When I lived in Kamakura, I used to like to walk around the backstreets of the city, taking photos of ‘things Japanese’. You’d be amazed at what you find just strolling along if you keep your eyes open. The same can be said for antique markets here in Japan, and the one held the third Sunday of every month (from early in the morning until sundown) at Ryuko-ji Temple near Enoshima is a good example of this.
Ryuko-ji itself is a fairly modest temple. It’s not really old, or really big, or really majestic like some temples are. But apparently, the space here used to be used for the carrying out of executions. In 1271, famous priest Nichiren was one second from death by execution when a lightening bolt and loud peel of thunder boomed through the sky overhead. The execution was halted and he was eventually sent to exhile instead. To commemorate this miracle, this temple was established 50 years later.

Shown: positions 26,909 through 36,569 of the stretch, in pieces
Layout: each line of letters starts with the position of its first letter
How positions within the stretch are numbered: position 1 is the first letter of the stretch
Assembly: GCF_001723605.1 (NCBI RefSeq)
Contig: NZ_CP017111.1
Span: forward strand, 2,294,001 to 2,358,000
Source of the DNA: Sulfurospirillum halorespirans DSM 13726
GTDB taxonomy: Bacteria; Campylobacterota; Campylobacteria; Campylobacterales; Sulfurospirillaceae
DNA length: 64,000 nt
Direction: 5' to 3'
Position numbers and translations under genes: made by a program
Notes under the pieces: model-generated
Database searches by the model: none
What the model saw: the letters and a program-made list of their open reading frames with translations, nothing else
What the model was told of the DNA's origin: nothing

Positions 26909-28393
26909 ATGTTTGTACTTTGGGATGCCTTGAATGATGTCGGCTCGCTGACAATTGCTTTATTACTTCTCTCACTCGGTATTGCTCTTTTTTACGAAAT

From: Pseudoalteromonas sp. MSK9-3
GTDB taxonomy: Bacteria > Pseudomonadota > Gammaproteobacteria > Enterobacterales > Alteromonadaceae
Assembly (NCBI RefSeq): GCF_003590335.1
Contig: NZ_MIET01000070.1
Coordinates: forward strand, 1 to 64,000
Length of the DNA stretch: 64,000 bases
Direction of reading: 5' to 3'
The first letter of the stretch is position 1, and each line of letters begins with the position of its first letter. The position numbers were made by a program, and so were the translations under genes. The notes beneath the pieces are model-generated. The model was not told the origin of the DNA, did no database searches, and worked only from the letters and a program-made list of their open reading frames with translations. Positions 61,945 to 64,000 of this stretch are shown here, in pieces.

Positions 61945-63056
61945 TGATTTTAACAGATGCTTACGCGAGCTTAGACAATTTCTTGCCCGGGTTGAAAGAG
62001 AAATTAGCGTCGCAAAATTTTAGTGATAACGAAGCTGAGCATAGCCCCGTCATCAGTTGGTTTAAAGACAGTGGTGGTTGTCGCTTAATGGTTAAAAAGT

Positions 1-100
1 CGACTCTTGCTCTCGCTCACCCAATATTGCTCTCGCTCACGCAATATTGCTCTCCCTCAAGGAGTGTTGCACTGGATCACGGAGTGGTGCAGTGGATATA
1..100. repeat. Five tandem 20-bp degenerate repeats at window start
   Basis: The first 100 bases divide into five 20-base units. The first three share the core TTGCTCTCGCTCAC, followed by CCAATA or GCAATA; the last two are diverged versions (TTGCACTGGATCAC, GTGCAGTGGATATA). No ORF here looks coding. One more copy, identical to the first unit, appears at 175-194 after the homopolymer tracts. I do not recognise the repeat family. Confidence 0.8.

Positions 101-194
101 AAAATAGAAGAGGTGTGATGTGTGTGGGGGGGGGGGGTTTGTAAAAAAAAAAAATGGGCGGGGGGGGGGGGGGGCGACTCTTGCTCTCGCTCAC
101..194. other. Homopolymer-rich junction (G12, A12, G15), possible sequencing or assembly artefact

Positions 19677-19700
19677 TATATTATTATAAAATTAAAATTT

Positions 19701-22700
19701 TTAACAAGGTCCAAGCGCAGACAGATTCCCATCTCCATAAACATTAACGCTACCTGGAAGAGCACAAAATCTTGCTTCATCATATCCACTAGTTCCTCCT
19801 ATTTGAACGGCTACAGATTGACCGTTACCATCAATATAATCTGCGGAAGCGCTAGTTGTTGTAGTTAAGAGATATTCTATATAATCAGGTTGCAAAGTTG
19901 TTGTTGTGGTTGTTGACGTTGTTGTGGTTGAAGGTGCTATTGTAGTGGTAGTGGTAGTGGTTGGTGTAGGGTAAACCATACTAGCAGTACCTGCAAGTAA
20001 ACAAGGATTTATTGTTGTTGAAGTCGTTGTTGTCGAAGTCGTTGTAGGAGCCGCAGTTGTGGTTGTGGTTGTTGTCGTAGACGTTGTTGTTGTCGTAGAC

The antique market is quite good. There is no charge, and sellers’ tables are spread out around the temple grounds. Depending on the season (and weather) you might find as many as 80 dealers plying their wares here—some quite good and others pure junk! But that’s the fun of it. I was once astonished to find an old temple door for sale. It was huge and immensely beautiful. I wracked my brain (and wallet) trying to imagine a place for it in my home, but wisely gave up. But I still remember it, and I still think about it, and I still sometimes regret not buying it. I wonder where it is now? Other really nice antiques I’ve found here are Japanese masks, old army medals, dolls, tools, and so on.
Just to give you a taste, I’ve included photos of the kinds of treasures to found here. As you can see, they are quite colorful, and actually not all that expensive. The sellers seem quite flexible on price, so hopefully you’ll be able to come away with some nice mementos as well!